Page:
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Meet Ciara Sivels, First Black Woman To Earn A Nuclear Engineering Ph.D. From University of Michigan

Here is a news on a ground breaking achievement. A 27 years old identified as Ciara Sivels is regarded as the first black woman to earn a nuclear engineering PhD from University of Michigan.

She is a native of Chesapeake, Virginia and she knew she was going to become the first woman to earn a doctorate degree in nuclear engineering.

In an interview with Huffington post, she revealed that – “It was something that was in the back of my mind as I was going through the program,” She added- “So yeah, it was something that I thought about, but I tried not to make it the focus because I didn’t want to add more stress to the rigor of the program.”

She successfully defended her thesis titled “Development of an Advanced Radioxenon Detector for Nuclear Explosion Monitoring”  in October.

It is amazing to know that she never had the intention of pursuing nuclear engineering. She revealed that  after high school, she was focused on appetites and not atoms. Quoting her, she said- “I was originally going to go to culinary school. In my junior and senior years, I was in culinary arts.”

She credits a teacher for encouraging her to pursue a career in STEM. She went on to attend the Massachusetts Institute of Technology, where she majored in nuclear science and engineering.

She told Huffingtonpost that – “I remember the teacher from that class saying, ‘Oh, you’re really smart, you should think about doing something other than culinary, so that’s kinda how I switched over into engineering and eventually ended up at MIT and ended up in the nuclear program.”

Sivels confessed that along the line, she had numerous challenges.

“Lots of people helped me, because there were times where I was thinking about leaving the program,” she said. “There was a point where I was like, OK, I was going to go to a different school because it’s just not working out.”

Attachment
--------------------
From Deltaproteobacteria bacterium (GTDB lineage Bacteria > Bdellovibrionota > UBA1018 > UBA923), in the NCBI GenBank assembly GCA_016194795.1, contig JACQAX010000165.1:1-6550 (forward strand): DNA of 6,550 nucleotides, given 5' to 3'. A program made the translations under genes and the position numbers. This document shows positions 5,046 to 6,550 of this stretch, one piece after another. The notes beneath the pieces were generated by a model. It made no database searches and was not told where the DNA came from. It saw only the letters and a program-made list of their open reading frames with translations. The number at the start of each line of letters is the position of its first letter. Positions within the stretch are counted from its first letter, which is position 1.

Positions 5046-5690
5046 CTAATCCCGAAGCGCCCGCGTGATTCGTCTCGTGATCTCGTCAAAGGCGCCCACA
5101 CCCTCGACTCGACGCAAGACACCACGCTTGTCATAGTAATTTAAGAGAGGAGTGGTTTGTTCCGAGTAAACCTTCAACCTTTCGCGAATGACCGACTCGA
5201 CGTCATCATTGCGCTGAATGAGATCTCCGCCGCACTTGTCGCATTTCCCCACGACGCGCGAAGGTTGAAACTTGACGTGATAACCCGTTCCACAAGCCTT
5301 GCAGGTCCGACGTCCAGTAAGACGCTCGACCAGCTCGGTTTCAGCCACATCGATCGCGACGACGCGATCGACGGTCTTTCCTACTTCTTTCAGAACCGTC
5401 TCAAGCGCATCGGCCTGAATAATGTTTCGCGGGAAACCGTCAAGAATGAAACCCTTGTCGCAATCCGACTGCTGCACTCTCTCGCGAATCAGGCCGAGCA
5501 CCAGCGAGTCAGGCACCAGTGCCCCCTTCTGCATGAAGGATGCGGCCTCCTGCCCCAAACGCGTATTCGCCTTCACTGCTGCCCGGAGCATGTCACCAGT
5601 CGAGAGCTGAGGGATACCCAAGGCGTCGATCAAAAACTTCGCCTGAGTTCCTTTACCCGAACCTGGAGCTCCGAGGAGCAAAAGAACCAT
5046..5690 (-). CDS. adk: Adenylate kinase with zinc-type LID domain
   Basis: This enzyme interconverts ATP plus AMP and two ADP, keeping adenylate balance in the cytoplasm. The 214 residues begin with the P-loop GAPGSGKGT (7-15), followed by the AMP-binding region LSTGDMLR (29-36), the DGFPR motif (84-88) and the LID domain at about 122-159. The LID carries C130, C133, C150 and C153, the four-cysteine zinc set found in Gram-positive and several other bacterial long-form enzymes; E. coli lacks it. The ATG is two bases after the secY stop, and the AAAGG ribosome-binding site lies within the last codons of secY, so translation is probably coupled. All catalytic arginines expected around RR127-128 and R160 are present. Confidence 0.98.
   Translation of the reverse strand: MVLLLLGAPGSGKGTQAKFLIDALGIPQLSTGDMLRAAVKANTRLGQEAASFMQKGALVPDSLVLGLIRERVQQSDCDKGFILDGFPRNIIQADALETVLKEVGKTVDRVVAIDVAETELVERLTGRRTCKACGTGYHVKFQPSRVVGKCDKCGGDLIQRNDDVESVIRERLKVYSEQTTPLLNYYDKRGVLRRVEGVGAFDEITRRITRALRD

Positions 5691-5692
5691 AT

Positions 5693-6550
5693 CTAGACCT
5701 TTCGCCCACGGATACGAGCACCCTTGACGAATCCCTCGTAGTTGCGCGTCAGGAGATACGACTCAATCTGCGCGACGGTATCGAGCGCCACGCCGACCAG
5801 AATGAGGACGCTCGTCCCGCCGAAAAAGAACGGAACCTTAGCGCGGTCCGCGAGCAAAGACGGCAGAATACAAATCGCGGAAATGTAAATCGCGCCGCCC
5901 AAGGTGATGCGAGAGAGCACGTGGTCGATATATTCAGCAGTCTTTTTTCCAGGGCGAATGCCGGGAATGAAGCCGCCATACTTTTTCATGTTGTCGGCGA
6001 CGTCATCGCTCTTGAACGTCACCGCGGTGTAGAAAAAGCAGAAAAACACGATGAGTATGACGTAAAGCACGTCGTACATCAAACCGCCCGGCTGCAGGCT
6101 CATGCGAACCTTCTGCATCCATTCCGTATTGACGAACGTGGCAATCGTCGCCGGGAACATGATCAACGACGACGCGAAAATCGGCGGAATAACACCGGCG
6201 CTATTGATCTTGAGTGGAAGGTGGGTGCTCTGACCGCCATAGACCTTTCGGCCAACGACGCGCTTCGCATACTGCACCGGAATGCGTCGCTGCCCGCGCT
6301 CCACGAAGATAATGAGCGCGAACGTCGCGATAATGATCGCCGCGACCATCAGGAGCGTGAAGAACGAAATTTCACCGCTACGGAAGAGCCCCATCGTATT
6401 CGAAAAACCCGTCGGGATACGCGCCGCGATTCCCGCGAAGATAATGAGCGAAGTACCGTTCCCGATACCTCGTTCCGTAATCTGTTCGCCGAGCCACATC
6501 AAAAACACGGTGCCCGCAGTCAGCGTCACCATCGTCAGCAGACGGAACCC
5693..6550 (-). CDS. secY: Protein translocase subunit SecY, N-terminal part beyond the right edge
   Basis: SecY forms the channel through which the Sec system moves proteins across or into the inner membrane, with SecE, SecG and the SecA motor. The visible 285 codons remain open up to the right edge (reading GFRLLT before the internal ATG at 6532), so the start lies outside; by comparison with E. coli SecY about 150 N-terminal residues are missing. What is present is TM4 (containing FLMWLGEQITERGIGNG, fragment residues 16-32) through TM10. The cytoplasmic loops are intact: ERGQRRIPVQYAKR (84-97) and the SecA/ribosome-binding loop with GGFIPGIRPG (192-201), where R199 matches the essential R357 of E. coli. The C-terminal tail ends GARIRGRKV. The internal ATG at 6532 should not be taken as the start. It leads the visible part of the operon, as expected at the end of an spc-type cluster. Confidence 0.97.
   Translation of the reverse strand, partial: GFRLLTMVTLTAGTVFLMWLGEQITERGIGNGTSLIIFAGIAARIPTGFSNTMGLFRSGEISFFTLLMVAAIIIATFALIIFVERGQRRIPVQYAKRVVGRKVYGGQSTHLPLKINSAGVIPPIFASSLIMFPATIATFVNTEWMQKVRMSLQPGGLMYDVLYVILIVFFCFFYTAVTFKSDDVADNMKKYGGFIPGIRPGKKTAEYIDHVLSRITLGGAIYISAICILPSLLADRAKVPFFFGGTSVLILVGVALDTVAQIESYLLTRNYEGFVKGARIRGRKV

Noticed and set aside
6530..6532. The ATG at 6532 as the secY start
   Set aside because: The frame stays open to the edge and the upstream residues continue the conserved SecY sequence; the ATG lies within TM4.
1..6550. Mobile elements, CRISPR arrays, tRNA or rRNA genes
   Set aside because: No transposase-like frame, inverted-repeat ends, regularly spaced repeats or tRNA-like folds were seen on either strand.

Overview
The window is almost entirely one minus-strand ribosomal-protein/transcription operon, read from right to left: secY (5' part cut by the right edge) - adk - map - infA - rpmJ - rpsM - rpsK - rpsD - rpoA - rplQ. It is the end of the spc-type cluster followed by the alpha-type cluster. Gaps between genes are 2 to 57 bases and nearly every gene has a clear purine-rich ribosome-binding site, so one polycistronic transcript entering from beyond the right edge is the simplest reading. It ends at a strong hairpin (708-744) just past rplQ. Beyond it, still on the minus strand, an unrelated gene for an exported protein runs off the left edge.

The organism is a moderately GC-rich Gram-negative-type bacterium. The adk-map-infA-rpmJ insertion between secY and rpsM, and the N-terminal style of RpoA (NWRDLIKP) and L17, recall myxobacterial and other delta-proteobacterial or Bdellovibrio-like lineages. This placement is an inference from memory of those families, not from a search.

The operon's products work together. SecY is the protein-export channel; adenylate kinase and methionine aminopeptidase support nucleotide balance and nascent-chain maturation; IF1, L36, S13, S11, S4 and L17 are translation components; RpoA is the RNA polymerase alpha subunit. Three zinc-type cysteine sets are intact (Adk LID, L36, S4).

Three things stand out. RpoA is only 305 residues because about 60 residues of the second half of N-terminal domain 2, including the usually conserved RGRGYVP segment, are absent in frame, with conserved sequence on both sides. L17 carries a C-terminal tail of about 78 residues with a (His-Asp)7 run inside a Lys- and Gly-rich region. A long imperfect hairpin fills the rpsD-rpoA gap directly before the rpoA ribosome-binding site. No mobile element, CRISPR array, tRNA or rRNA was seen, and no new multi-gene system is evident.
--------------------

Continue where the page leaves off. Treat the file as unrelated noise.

Sivels revealed her mentors like Dr. Sara Pozzi, who collaborated with the new doctor and the Pacific Northwest National Laboratory on a new project for radioxenon detection.

“This project was initiated by Ciara and represents a significant advance in nuclear explosion monitoring,” Pozzi, Sivels’ academic adviser for her Ph.D. thesis, said. “The UM College of Engineering is becoming a more diverse and inclusive environment and Ciara’s story is a wonderful example of what we can achieve.”

“My two big things are representation and exposure,” she said. “I feel like my path could have been a lot easier if I would’ve been exposed to things at a different time. I still feel like exposure is key and representation also helps, because you have people that look like you that can help pull you up when you’re failing.”

Talking on her future plans which begins in a couple of weeks, Sivels plans to move to Baltimore to work at Johns Hopkins University’s applied physics lab. She revealed that she wants to pursue a career in academia. according to her, “That was my goal, going into this program. I want to be a professor,” she told Huffingtonpost

As provided by Huffingtonpost, “Sivels is also the founder of Women in Nuclear Engineering in Radiological Sciences, a campus organization in her department that helps connect women in the field. She wants black women entering STEM disciplines to know how important it is to “fight for what you want.””

A very realistic woman who confessed that having more women particularly blacks follow in her footsteps won’t be easy but since she did it, every other black women can.

We felicitate you and celebrate your achievement Dr Ciara Sivels.

 

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